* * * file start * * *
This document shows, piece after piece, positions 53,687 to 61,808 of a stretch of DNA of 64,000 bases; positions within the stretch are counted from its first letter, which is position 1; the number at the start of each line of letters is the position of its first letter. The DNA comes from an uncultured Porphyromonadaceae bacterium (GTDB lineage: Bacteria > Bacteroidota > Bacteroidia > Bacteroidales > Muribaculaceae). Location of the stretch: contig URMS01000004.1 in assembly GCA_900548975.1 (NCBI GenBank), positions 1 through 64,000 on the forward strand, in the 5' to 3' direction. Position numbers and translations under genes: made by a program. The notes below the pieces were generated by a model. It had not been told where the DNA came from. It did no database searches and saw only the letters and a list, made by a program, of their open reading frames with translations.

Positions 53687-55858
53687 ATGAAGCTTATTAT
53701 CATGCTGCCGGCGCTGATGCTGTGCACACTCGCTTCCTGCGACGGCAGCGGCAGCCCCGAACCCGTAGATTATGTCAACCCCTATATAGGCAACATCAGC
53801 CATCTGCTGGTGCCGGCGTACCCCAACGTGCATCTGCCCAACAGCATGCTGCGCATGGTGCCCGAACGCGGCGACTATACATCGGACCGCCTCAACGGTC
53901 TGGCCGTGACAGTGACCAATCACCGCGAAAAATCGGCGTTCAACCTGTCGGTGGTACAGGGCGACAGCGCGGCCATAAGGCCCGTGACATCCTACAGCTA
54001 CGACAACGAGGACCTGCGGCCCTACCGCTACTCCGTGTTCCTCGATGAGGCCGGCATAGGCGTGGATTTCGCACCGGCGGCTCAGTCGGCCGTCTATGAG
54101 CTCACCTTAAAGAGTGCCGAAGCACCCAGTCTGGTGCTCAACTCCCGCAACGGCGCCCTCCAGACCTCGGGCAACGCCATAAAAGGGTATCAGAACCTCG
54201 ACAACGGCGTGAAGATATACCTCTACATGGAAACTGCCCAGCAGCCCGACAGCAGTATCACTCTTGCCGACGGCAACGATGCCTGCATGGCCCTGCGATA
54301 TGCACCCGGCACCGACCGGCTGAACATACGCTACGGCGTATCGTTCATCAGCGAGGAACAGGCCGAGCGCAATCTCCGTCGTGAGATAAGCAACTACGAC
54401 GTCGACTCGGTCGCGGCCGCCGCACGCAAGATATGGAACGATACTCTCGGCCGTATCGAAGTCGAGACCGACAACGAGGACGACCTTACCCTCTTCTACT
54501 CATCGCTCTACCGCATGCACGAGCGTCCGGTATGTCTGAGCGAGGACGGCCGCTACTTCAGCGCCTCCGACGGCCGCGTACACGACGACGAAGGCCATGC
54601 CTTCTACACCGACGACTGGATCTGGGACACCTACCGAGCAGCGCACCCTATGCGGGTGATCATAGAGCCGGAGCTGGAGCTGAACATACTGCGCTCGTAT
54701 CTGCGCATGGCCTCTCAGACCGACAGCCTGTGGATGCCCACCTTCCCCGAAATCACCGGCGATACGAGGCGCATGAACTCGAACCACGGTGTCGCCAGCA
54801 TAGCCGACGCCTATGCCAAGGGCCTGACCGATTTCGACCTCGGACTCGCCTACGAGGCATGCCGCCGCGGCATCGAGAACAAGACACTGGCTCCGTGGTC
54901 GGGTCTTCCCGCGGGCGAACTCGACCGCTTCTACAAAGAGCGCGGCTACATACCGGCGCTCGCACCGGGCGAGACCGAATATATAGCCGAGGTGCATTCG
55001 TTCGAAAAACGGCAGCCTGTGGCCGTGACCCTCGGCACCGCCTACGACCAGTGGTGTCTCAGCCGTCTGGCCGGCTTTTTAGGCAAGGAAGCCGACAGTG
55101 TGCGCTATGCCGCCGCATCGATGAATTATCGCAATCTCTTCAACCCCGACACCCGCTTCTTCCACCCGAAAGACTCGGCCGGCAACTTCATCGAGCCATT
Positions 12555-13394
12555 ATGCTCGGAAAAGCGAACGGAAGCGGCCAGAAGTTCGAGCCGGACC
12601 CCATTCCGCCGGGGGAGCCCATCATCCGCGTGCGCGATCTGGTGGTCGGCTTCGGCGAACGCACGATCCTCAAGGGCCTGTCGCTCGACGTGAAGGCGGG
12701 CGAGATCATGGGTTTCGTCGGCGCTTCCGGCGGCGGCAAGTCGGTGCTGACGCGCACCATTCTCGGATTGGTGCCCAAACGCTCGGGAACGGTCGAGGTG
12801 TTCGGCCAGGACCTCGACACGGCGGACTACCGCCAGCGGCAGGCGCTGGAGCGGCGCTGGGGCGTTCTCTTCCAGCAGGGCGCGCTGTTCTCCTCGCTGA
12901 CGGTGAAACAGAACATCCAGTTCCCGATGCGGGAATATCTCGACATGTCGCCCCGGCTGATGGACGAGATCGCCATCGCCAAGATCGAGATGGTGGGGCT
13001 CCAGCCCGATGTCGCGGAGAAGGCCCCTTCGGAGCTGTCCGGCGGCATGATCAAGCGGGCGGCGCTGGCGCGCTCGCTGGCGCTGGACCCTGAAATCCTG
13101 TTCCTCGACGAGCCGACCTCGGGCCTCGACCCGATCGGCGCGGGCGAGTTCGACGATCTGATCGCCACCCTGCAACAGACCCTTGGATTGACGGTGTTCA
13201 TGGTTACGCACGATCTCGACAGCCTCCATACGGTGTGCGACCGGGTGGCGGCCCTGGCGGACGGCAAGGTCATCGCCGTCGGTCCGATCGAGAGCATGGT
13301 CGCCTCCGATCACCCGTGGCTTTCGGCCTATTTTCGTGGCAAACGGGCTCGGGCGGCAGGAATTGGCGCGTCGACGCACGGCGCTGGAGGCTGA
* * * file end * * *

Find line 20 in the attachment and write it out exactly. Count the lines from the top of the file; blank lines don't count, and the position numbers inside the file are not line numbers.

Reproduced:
12555 ATGCTCGGAAAAGCGAACGGAAGCGGCCAGAAGTTCGAGCCGGACC